Katelynn Juco, background, works with Passages teacher Julia Johnston on Monday afternoon while her son, Diego, cuddles with her after just waking up from a nap in their Lewiston home. Russ Dillingham/Sun Journal

LEWISTON — At 24, Katelynn Juco is determined to graduate from high school.

She’s worked at a childcare center for more than four years, completing numerous online trainings. She has 15 letters of recommendation from families familiar with her quality of care.

But her career is at a standstill. To advance beyond teaching prekindergarten, she’ll need a high school diploma.

Juco is a Passages student at Wayfinders Schools, a home-based education program designed to create an alternative path to graduation for young parents.

The state-accredited program is structured around 24 core skills, which include general education topics like math, science and history, but also practical skills not generally taught in schools, such as budgeting, employability, and understanding abuse.

Students with children also cover topics related to parenting.


“It’s realistic education for young adults and teens that they will actually use,” Juco said.

Sitting in her Lewiston home several weeks ago, cartoons playing quietly on the television, Juco and Passages teacher Julia Johnston went over the requirements she’ll need to meet to walk at graduation in June.

It won’t be easy. Juco and her husband only recently finished moving into their newly purchased home, a process which virtually put her schooling on hold. Even now, with two young children to care for and a full-time job, it’s difficult to find quiet time to complete her schoolwork.

At 9 p.m. every night, Juco’s alarm reminds her, “I want to graduate.” But she acknowledged finding the motivation to complete her remaining core skills has been hard.

“Be tough, drill sergeant Julia,” she quipped.

Whether she walks this June or next, Juco will soon prove to herself and others that dropping out of school was a detour from her education, not the end.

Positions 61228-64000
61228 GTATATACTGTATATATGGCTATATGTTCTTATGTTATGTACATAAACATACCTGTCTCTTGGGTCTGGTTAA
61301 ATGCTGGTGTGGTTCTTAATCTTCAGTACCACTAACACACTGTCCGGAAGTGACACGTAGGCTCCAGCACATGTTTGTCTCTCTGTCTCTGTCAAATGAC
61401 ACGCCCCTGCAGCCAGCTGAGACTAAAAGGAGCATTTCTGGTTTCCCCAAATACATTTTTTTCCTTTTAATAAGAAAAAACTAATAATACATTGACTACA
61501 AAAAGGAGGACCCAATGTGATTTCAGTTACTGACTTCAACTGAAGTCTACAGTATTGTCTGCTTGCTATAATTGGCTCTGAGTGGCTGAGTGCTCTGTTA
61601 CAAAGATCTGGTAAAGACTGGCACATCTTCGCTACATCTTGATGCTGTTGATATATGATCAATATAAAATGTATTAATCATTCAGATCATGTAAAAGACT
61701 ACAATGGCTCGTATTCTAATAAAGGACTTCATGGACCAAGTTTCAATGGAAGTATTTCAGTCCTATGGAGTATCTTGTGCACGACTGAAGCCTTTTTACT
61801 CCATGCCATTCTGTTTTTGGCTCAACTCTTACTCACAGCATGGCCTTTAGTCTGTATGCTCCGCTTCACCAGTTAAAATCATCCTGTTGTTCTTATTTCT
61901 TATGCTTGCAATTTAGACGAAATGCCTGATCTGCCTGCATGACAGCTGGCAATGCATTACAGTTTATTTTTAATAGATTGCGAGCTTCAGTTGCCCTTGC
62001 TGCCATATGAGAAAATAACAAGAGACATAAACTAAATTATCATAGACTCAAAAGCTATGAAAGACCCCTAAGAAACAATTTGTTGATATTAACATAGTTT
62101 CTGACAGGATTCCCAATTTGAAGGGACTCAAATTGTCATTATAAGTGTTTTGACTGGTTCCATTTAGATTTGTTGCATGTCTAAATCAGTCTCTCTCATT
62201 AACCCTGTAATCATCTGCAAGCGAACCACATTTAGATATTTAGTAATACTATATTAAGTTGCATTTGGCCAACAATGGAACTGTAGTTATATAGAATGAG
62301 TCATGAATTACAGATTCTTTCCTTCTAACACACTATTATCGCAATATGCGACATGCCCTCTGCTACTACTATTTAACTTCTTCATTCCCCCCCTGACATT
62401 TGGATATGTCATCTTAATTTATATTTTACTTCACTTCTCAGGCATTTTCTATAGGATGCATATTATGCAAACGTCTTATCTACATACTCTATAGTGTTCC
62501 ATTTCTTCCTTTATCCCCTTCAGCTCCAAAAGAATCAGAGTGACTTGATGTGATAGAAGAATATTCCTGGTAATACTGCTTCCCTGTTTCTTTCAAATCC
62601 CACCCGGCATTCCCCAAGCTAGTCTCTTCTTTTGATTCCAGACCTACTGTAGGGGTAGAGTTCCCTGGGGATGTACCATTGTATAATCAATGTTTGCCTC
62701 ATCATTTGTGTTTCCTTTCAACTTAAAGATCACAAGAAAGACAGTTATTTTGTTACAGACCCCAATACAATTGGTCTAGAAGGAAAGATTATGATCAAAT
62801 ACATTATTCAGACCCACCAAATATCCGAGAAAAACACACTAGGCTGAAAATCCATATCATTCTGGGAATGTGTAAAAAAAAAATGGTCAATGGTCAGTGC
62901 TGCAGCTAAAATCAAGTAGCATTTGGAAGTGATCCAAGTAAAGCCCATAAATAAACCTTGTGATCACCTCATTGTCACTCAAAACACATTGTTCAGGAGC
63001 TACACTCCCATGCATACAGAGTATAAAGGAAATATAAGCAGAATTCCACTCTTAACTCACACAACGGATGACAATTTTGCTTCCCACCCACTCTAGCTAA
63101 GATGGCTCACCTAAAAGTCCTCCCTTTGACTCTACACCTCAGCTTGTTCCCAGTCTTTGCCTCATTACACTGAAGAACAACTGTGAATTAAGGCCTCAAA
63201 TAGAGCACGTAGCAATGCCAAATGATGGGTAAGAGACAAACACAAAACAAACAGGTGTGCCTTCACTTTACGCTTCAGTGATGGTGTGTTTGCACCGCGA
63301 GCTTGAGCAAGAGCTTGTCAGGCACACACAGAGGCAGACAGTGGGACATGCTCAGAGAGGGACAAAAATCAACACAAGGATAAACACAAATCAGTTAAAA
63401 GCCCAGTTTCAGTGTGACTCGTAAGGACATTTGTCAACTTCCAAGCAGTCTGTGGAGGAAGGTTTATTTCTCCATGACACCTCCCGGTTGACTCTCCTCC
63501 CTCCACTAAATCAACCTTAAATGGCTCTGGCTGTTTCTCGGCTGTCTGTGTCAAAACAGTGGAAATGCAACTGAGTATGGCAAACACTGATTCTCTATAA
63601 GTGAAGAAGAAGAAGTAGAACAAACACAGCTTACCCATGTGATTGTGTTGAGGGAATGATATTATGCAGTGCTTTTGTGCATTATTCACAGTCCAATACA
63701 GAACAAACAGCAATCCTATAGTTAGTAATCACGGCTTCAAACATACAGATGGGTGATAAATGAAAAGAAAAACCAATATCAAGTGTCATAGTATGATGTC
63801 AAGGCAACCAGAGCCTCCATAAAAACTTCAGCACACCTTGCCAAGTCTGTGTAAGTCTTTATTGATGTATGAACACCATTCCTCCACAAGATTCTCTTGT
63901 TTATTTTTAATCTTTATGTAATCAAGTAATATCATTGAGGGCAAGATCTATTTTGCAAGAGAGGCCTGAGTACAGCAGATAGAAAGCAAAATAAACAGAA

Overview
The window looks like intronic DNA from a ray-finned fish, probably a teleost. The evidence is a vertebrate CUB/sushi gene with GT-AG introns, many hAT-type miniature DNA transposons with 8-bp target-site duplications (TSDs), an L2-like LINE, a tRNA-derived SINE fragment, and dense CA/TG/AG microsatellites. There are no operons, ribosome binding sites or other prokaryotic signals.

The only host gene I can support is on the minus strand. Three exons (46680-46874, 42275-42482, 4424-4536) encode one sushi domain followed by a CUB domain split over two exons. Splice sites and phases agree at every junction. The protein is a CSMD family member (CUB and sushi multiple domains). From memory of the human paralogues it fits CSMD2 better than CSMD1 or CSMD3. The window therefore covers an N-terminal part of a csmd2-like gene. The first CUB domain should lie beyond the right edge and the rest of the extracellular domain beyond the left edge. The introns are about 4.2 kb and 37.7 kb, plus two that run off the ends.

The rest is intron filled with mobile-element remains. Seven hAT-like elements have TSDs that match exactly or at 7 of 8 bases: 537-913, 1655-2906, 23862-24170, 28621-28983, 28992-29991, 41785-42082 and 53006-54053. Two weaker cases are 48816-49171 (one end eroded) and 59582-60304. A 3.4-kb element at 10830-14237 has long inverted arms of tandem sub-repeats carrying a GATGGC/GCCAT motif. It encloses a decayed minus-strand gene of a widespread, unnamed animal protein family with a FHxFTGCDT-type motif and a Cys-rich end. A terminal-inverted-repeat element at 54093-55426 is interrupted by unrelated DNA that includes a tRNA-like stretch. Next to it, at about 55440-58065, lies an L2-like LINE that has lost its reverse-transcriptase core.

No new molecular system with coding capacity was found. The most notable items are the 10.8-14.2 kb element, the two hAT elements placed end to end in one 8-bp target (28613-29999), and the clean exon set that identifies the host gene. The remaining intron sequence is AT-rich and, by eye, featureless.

Every Wayfinder student has a unique story.

They’re survivors of sexual assault, domestic abuse and other traumas; former foster care children who grew up in poor, unstable homes; parents themselves, now responsible for supporting their own children.

And before long, they’ll be high school graduates.

Shared among Wayfinder students was the inability to thrive in a traditional high school setting.

One in 10 Maine students fails to graduate from high school after six years, according to Department of Education data.

“Many (students) who come to us have significant gaps in their education,” Head of Schools Martha Kempe said. “It could be something challenging in the home environment, it could be they’ve moved a lot, it could be illness, it could be a variety of things.


“They are feeling a sense of hopelessness because everyone else is moving on, but they only have three or four credits.”

Across the state, more than five dozen students age 14 and older, from York to Washington County, are in Wayfinder Schools’ Passages program. Each of these students applied to be in the program, seeking a second chance to earn their high school diploma.

It’s one of several alternative education programs active in Androscoggin County. But unlike most, Wayfinder teachers meet students in their homes, scheduling one-on-one sessions around student’s busy lives and guiding them toward graduation.

The school determines each student’s education level through baseline testing and builds from there.

“They can make leaps and bounds with that one-on-one support, whereas before, if they were back into traditional high school, they might be put in another class and still feel like I’m still at the fourth grade level in terms of math versus my peers,” Kempe said. “It helps them to really build on what they know in a way that makes sense for them.”

Julia Johnston, left, a teacher in the Wayfinder Schools’ Passages program, works Monday afternoon with student Brianna Robinson on a homework project at Robinson’s kitchen table in Auburn. In the background, Robinson’s son, Cylas, is being put in a stroller for a walk to the store with Robinson’s sister. Russ Dillingham/Sun Journal


Wayfinder students speak highly of the flexible program tailored to their individual education and social needs. They study the core skills in the order of their choice, learning at their own pace.


Through workshops, students visit local colleges, learn to cook nutritious foods, volunteer in their communities, and connect with other Wayfinder students.

Once accepted into the program, teachers work with students for as long as it takes to earn their diploma. Some graduate in as little as a year, while others may take as many as five, partly depending on the number of credits they transfer.

“There is so much potential in these students that could be wasted if they don’t get the support they need,” Johnston said. “They have so much to offer, but they just need a little direction and encouragement.”